Emergency GearIt’s not all about the gear for EMTs and Paramedics. Sure, these emergency responders have an ambulance filled with cool equipment that helps save lives, but knowing how to use it, when to use it and when not to use it are just as important. As the technology changes, these Allied Health professionals need to stay up-to-date with new developments. Good judgment is the single most important piece of gear they have.
The blood pressure cuff and sphygmomanometer help EMTs diagnose potential heart attacks and other cardiac problems. Blood pressure, body temperature, respiratory rate and pulse rate are the four main vital signs routinely monitored.
Cervical collars come in different forms but EMTs typically use hard plastic immobilization collars to secure the spines and skulls of trauma patients to prevent additional injuries to the neck and skull during transport. A large opening in the front allows access for monitoring the carotid artery or using respirators.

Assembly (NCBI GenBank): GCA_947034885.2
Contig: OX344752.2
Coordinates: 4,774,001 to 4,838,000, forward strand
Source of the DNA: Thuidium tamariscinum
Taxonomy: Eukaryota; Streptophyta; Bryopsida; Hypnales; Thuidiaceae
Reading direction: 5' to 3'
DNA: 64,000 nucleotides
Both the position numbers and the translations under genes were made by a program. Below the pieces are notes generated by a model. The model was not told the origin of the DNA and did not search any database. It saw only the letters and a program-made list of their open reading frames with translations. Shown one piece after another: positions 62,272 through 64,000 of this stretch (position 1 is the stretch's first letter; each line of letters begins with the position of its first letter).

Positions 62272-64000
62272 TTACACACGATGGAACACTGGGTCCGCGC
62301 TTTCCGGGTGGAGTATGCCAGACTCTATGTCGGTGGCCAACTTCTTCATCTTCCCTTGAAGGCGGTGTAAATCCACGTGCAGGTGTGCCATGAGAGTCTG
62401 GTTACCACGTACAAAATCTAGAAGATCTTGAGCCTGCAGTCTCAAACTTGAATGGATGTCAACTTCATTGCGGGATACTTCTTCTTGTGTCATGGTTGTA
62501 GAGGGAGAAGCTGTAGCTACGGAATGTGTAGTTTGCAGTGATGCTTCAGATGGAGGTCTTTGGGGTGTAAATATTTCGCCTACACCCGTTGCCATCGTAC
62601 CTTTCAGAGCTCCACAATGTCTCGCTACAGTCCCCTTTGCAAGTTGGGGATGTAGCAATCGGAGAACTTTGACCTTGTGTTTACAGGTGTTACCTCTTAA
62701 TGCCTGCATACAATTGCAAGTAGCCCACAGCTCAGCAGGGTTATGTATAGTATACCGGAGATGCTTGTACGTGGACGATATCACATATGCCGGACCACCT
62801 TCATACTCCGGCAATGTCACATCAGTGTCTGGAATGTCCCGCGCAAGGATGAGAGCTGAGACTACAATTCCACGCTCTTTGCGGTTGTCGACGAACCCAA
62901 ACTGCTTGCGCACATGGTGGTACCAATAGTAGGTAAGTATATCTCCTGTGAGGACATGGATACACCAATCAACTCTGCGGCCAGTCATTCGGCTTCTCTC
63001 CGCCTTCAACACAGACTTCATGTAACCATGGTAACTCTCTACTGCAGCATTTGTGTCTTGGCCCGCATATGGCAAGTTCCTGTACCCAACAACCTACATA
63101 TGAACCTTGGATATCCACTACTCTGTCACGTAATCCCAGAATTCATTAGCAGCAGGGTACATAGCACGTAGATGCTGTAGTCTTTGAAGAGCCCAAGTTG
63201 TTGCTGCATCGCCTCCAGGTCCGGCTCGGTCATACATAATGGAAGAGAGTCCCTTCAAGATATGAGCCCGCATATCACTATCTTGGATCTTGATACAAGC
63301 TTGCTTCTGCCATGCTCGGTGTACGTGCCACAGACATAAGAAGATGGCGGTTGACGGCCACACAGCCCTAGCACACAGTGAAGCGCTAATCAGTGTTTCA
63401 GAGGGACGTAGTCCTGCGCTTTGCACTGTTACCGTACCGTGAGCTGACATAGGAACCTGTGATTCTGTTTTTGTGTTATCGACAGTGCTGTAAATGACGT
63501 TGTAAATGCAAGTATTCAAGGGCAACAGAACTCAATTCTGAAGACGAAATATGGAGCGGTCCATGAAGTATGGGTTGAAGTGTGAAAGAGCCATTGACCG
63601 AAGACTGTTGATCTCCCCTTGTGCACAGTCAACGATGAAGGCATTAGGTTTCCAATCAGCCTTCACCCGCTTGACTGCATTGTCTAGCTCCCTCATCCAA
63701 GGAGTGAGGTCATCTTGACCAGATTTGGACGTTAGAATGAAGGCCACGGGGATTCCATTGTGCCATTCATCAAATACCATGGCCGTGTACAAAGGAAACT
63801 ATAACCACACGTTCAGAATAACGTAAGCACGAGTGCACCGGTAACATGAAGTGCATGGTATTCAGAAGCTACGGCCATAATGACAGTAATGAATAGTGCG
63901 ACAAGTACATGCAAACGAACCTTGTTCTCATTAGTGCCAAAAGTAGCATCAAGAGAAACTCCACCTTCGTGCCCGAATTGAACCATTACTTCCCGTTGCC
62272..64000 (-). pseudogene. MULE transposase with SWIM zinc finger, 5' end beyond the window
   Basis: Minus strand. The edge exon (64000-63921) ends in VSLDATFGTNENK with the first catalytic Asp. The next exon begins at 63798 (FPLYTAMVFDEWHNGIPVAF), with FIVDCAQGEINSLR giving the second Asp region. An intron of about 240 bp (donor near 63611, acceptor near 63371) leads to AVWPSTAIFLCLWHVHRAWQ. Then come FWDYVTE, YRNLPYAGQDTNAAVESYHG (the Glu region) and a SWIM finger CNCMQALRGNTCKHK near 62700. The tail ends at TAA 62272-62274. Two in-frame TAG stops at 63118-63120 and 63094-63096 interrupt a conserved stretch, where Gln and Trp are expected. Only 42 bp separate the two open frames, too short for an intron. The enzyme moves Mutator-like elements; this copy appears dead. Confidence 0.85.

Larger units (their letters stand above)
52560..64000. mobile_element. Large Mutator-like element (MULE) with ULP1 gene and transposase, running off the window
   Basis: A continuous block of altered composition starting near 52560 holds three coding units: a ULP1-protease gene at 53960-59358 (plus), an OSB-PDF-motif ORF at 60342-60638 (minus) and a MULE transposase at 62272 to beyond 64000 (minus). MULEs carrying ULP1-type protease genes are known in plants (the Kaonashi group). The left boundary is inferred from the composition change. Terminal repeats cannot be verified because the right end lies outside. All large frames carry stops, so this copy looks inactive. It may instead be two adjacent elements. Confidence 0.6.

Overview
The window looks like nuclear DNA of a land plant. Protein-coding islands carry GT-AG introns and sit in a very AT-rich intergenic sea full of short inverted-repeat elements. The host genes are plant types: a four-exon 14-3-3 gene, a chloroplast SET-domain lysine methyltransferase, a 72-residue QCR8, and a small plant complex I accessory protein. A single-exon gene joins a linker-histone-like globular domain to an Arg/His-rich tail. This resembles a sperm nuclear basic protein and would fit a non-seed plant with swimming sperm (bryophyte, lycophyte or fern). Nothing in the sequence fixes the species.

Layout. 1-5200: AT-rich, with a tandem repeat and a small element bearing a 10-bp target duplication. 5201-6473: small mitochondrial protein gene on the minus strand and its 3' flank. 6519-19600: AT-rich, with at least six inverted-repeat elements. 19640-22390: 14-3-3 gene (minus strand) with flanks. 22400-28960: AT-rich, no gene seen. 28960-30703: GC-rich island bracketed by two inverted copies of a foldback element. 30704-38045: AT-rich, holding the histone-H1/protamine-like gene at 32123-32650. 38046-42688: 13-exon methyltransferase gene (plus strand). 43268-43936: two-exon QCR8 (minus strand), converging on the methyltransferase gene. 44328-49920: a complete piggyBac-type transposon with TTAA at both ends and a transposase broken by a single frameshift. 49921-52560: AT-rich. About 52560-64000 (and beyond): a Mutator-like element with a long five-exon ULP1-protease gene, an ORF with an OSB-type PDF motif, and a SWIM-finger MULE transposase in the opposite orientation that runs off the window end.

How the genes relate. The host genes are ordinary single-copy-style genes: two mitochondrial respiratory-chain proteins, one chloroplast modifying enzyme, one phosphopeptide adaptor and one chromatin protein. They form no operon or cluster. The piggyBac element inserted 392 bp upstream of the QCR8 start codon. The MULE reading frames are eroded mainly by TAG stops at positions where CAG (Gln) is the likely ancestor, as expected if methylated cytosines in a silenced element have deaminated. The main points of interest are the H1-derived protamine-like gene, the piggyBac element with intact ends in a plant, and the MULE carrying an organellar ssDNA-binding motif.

A glucometer determines the approximate concentration of glucose in the blood. Many patients with diabetes mellitus or hypoglycemia have home monitoring equipment but many, many people with these chronic conditions are not diagnosed and have medical emergencies.
The backboard is a vital part of an EMT’s arsenal because it helps stabilize patients with back pain and potential spinal cord injuries.
A portable vital signs monitor allows emergency responders to not only keep tabs on patients during transport but also transmit information to nurses and physicians waiting at the hospital’s emergency room.
A nebulizer delivers medications deep into the respiratory tract and helps patients with serious respiratory problems including asthma, emphysema and cystic fibrosis.
A non-rebreather mask, or NRB, allows delivery of oxygen in medical emergencies.
The stethoscope has been around since the early 1800s but remains an important piece of diagnostic equipment that allows health care workers to monitor heart and lung function.
A pulse oximeter indirectly monitors blood oxygen saturation by measure changes in blood volume on a patient’s skin. Depending on the model, an oximeter can be placed on a patient’s fingertip or an ear. When levels drop below normal ranges, EMTs administer additional oxygen.